The mitral valve is located between the left atrium and the left ventricle and controls the flow of blood as it returns from the lungs before being pumped out to the body. It is a one-way valve that opens and closes with each heartbeat. When open, they allow blood to pass from the atrium into the ventricle. When closed, they prevent blood from returning to the atrium.
A healthy mitral valve maintains blood flow in one direction, from the atrium to the ventricle, and from the ventricle to the rest of the body. If the valve becomes damaged, surgery may be necessary to ensure proper blood flow through the heart.
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Mitral valve disease is often asymptomatic in its early stages. Over time, patients will notice common symptoms such as shortness of breath, lightheadedness, fatigue, racing or irregular heartbeat (arrhythmia), and a dry cough.
Sometimes it can be identified as being caused by one of the following conditions:
- Structural problems developed before birth called congenital valve disease
- Acquired valve disease (problems that develop over time and can involve the structure of a valve).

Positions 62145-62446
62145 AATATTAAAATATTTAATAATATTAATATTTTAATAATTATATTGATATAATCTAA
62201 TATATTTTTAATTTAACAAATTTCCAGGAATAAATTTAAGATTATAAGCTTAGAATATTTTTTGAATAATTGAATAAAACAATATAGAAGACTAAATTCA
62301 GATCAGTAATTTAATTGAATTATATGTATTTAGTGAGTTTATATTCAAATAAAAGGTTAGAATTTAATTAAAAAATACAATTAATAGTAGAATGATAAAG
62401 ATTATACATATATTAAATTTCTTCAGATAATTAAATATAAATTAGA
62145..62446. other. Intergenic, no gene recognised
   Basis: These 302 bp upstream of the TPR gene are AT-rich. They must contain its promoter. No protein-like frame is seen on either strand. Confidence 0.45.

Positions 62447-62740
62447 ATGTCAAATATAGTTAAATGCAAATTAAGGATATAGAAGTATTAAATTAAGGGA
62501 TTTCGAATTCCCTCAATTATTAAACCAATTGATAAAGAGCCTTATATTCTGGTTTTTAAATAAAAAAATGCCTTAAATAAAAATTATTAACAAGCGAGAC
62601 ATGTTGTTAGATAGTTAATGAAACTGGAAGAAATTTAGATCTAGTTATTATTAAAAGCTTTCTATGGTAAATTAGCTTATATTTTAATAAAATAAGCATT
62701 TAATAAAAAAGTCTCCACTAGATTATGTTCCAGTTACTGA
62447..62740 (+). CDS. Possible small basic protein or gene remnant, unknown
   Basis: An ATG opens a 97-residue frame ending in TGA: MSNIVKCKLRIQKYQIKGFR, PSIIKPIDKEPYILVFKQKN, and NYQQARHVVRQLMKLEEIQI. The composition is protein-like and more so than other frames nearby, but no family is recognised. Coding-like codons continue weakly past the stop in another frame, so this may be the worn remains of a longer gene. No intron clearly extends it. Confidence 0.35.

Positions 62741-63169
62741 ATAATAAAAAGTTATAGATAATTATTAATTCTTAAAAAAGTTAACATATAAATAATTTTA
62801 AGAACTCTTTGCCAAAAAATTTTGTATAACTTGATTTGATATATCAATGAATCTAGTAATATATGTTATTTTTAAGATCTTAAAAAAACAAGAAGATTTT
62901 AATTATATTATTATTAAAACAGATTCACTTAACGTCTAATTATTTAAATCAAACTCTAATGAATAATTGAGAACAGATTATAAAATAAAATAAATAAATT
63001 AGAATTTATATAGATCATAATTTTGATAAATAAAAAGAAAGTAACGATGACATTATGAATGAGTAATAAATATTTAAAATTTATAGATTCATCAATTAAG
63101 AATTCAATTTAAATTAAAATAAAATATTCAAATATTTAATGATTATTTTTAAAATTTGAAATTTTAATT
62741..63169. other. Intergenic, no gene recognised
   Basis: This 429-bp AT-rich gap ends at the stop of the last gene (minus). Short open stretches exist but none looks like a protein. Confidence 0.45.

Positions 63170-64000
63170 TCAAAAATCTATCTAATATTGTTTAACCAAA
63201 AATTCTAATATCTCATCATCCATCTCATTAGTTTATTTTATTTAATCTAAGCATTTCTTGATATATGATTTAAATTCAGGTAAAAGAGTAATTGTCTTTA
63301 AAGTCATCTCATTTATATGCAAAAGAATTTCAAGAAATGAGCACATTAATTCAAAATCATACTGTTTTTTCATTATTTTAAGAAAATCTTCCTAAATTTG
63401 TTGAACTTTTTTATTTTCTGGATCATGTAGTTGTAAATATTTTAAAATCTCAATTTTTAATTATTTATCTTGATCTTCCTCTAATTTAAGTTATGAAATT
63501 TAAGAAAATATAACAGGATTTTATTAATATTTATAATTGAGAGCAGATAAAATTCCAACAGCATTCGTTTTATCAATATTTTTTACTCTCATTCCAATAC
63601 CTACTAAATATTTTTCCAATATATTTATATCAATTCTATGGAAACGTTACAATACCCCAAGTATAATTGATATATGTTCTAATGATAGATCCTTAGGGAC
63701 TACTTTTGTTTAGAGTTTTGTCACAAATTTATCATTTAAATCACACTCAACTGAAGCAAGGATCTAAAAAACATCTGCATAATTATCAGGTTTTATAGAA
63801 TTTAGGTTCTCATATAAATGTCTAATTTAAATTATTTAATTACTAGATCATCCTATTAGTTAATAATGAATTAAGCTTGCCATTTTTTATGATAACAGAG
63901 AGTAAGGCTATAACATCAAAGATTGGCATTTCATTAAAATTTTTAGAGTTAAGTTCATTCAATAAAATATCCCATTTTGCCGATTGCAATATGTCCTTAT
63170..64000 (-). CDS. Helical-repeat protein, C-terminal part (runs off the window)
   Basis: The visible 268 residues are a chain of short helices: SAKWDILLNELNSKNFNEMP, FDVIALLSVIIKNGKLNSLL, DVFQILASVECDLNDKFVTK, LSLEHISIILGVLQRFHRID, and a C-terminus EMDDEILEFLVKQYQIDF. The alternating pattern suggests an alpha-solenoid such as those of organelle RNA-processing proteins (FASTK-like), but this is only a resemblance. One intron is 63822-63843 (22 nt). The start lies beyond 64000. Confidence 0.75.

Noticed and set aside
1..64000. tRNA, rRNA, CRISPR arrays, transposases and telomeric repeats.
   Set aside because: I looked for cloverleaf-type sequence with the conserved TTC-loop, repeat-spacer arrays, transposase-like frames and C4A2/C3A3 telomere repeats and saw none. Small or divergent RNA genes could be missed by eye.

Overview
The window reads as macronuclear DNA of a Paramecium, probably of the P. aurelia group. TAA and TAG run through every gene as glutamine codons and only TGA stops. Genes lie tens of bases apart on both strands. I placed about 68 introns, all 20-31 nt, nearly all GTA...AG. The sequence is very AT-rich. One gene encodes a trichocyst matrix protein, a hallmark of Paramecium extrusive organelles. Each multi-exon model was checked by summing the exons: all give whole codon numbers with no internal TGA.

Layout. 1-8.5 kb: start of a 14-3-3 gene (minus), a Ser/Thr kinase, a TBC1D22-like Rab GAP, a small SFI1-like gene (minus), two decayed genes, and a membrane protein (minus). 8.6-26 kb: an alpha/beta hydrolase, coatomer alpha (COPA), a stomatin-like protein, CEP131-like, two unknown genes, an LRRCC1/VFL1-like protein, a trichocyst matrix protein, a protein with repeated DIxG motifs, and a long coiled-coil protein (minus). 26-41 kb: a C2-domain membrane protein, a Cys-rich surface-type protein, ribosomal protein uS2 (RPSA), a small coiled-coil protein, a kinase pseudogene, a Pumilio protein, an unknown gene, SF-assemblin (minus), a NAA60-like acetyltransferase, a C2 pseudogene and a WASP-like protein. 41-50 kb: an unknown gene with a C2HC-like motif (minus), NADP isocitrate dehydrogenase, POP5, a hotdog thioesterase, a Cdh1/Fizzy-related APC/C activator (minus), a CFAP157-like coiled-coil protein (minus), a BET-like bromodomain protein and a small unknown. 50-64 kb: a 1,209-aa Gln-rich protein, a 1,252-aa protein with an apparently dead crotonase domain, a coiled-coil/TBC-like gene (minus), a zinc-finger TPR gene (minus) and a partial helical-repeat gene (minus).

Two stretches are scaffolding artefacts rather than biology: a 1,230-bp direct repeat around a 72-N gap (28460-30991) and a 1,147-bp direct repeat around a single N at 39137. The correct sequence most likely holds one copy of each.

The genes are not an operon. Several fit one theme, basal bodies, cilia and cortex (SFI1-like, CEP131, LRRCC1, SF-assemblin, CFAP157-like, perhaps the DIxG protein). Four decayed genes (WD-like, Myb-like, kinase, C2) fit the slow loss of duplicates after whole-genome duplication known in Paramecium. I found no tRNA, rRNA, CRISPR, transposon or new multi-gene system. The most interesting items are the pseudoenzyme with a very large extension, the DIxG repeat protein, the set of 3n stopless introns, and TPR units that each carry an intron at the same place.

- Mitral stenosis – narrowing of mitral valve opening, restricting blood flow from the left atrium to the left ventricle
- Mitral regurgitation – when the mitral valve leaks, causing blood to flow backwards through the heart and into the lungs
There are a variety of diseases and infections that can cause acquired valve disease. Two common ones are rheumatic fever (caused by an untreated bacterial infection) and endocarditis (an infection that causes deterioration or scarring of valves).
Your Inova cardiac surgeon is your best resource to determine which valve treatment is best suited to your individual situation.